AFP-JijiRIYADH (AFP-Jiji) — Opera has made its debut in Riyadh with a classic Arabian love story, as bands from Beirut to New Orleans performed at the kingdom’s first-ever jazz festival.
Long known for its ultraconservative mores, the kingdom has embarked on a wide-ranging program of social reforms that includes boosting sports and entertainment and allowing women to drive from June.
Music lovers had their first taste of jazz when a three-day festival opened on Feb. 22 at the Riyadh Intercontinental hotel, showcasing performers such as regional darling Chady Nashef of Lebanon.
The opera “Antar and Abla” — a legendary story of love between an Arab warrior and his cousin — also drew crowds on Feb. 23 and the following day in Riyadh’s Princess Noura University.
Such events would have been unimaginable a few years ago, when the much-feared religious police wielded authority to shut down concerts as they curbed any mixing of genders.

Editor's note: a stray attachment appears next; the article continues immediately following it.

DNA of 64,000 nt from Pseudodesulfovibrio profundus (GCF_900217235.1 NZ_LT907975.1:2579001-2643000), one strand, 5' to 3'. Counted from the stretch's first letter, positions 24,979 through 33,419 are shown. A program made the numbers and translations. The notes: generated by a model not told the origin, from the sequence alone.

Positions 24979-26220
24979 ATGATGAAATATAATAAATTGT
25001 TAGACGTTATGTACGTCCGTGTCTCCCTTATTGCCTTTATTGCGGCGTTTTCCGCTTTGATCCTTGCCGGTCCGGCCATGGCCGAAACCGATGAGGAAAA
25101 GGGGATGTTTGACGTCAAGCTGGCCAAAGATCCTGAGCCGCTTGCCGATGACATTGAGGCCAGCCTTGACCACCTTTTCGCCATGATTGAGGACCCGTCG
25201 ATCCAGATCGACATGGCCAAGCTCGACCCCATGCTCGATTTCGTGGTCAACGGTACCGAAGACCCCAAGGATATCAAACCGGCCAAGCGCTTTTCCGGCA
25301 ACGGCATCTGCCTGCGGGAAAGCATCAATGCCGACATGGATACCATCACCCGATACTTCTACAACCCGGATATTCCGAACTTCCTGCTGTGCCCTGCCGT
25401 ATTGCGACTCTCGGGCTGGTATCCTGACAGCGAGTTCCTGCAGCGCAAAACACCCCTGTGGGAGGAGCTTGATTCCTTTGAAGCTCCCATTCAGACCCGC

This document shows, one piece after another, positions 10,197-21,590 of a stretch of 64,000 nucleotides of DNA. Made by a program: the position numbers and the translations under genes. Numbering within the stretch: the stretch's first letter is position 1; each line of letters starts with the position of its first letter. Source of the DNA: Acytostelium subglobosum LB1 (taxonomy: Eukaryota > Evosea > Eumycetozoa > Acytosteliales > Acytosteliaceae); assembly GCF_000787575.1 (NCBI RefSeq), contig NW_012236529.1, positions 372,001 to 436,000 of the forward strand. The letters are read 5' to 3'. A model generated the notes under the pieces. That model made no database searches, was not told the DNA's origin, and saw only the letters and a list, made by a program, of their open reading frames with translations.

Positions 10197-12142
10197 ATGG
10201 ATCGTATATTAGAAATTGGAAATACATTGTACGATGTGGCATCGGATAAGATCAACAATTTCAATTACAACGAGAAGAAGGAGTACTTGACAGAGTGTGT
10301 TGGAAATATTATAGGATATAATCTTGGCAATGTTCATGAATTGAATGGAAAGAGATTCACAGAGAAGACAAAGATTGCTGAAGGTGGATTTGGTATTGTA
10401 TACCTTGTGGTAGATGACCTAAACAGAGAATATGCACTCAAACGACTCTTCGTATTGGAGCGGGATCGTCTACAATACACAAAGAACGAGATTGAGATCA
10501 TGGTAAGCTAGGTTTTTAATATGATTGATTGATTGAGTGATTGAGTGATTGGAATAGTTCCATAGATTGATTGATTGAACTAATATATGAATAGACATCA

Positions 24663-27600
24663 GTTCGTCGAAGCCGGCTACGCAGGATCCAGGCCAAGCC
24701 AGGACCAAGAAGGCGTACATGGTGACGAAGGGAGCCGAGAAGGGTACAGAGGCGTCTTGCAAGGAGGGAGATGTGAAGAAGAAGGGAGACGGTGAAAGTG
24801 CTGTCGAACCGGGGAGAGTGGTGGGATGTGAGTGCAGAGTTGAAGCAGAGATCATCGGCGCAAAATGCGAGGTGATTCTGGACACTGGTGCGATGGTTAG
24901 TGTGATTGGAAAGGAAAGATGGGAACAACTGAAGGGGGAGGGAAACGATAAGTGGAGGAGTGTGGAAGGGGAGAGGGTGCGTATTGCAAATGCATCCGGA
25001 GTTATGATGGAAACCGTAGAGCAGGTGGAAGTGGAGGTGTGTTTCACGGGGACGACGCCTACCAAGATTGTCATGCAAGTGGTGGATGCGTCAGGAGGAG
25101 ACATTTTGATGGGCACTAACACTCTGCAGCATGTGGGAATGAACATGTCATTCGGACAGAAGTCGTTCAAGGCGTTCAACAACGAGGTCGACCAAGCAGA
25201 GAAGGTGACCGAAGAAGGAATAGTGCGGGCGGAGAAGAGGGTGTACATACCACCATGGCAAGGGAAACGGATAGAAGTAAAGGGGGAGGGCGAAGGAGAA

Since the appointment in June of 32-year-old Prince Mohammed bin Salman as heir to the throne, Saudi Arabia has launched an image overhaul, lifting bans on entertainment, including cinemas and public music festivals, and scaling back restrictions on women.
The reforms are largely motivated by economics and are part of a strategy to diversify the economy away from oil and create jobs for young Saudis.
Saudi Arabia’s General Entertainment Authority (GEA) last month announced it will stage more than 5,000 festivals and concerts in 2018, double the number of last year, and pump $64 billion in the sector in the coming decade.
Saudi Arabia’s first opera house is set to open in the Red Sea port city of Jeddah, the GEA said, without giving a date.